The Boy on the Bridge by Natalie Standiford

Title: The Boy on the Bridge
Author: Natalie Standiford (website@natstandiford)
Pub. Date: July 30, 2013
Source: e-ARC via netgalley
Summary: Laura Reid goes to Leningrad for a semester abroad as Cold War paranoia is peaking in 1982. She meets a young Russian artist named Alexei and soon, with Alexei as her guide, Laura immerses herself in the real Russia–a crazy world of wild parties, black-market books and music, and smuggled letters to dissidents. She must keep the relationship secret; associating with Americans is dangerous for Alexei, and if caught, Laura could be sent home and Alexei put under surveillance or worse. At the same time, she’s been warned that Soviets often latch onto Americans in hopes of marrying them and thus escaping to the United States. But she knows Alexei loves her. Right?

As June approaches–when Laura must return to the United States–Alexei asks Laura to marry him. She’s only nineteen and doesn’t think she’s ready to settle down. But what if Alexei is the love of her life? How can she leave him behind? If she has a chance to change his life, to rescue him from misery, shouldn’t she take it?
Genre: Fiction, YA/NA

As part of her Russian Studies major at Brown University, Laura Reid enters a study abroad program where she’ll attend a university in Leningrad for six months, completely immersing herself in all Russia has to offer. Initially she dutifully attends every class and only hangs out with her roommates and the other American students. Everything changes the day Laura has a run-in with some gypsies on a bridge. The women nearly force her to give them whatever money she has with her until a boy comes to her aid.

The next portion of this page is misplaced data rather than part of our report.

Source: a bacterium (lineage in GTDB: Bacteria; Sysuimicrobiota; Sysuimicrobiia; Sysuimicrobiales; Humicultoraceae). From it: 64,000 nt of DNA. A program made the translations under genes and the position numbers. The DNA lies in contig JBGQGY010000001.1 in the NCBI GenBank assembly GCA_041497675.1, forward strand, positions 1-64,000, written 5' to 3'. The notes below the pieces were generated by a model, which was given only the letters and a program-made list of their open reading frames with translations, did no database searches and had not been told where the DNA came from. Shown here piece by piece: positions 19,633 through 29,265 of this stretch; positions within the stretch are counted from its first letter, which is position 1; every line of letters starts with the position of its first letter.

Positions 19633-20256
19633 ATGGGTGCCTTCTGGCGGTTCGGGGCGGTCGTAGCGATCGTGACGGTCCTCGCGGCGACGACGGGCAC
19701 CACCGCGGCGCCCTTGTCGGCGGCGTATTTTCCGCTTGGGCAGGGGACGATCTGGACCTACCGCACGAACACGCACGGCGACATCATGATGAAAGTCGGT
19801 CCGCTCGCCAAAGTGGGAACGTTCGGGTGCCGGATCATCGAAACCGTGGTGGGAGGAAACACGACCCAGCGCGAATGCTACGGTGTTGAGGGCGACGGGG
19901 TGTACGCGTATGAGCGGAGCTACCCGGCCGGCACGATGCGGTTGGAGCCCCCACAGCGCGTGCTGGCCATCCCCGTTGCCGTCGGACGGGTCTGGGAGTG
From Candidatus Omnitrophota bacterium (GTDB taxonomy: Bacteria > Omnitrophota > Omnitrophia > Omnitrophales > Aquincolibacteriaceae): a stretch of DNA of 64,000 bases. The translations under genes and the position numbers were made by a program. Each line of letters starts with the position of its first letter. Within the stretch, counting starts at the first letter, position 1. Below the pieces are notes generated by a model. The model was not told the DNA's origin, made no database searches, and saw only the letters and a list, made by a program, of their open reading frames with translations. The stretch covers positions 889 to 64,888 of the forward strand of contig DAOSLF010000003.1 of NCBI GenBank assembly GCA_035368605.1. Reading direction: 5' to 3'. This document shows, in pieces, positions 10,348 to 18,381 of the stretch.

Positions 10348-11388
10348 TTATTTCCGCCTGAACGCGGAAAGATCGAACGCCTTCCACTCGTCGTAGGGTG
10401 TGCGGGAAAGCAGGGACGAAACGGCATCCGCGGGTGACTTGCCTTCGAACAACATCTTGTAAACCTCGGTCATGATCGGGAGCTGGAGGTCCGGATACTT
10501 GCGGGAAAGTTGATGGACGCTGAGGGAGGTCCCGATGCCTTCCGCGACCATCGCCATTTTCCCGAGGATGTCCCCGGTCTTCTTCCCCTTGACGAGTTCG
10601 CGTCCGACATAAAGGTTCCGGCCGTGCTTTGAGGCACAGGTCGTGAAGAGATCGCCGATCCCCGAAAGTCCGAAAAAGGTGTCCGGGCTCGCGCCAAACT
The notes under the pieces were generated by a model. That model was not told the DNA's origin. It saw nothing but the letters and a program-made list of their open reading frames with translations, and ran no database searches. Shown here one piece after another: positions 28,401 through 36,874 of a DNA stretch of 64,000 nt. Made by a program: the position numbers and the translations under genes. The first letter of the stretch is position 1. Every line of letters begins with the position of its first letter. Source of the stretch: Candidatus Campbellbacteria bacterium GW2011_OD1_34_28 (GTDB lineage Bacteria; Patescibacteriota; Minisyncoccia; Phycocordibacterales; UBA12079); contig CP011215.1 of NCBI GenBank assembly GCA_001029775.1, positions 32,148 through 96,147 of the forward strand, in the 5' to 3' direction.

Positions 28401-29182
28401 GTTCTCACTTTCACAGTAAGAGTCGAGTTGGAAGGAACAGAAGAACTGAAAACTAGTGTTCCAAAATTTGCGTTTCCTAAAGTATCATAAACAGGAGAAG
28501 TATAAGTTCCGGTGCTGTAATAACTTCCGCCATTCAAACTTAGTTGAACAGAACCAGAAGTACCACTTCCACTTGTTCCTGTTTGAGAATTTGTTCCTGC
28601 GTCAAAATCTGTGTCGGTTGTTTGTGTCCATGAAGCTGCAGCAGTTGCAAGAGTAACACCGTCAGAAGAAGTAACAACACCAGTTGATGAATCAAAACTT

Alexei – Alyosha, to his friends – is an artist and paints movie posters. His love of Western literature, particularly poetry, draws Laura in and soon she’s spending every minute of her free time (and not-so-free time) with him. At first these meet-ups are only to work on her Russian – real Russian, not the formal, stiff language taught in her classes. With each meeting, however, Laura finds herself becoming more and more attached to Alyosha. Each skipping class or missed curfew brings to mind the university’s warnings: don’t fall in love. The Russians are so eager to leave the country they’ll convince an unsuspecting student to marry them in order to gain entry to America. But Alyosha isn’t like that, right?

The Boy on the Bridge started out beautifully. Standiford did a really great job of depicting the bleak and dreary life of everyday Russian citizens. The stark contrast of how the Americans were treated was incredibly eye-opening – in order to gain access to special stores (and buy luxury items like bread, cookies, and coffee), a passport is required. Russians are forbidden to enter hotels and businesses, those are strictly for the foreigners. That said, this book takes place in the early 80s. Apart from some references to cassette tapes and one off-hand remark about Nixon, The Boy on the Bridge could have taken place today. Nothing really screamed ‘Cold War-era Russia.’

Once Laura and Alyosha meet, however, the novel quickly goes downhill – especially toward to end. This is a hard case of instalove, guys. Within a few meetings, they’re in love. Because the students aren’t allowed to be mingling with Russians, Laura has to sneak out to payphones 5+ blocks away to call Alyosha. Soon she doesn’t think twice about skipping her classes and breaking curfew to spend the night at his apartment. He gives her a set of keys and she begins to head over there whenever she feels like it, whether or not he’s home.

At one point in the novel the students are spending the weekend in Moscow. She’s heartbroken at the thought of being away from Alyosha for a few days, but goes anyway. Much to her surprise – and delight – he’s there. It was at this point I went into bitch mode and nearly walked away. When he showed up, she hadn’t even been gone A DAY. He was so upset he took a 500 mile trip to be with her.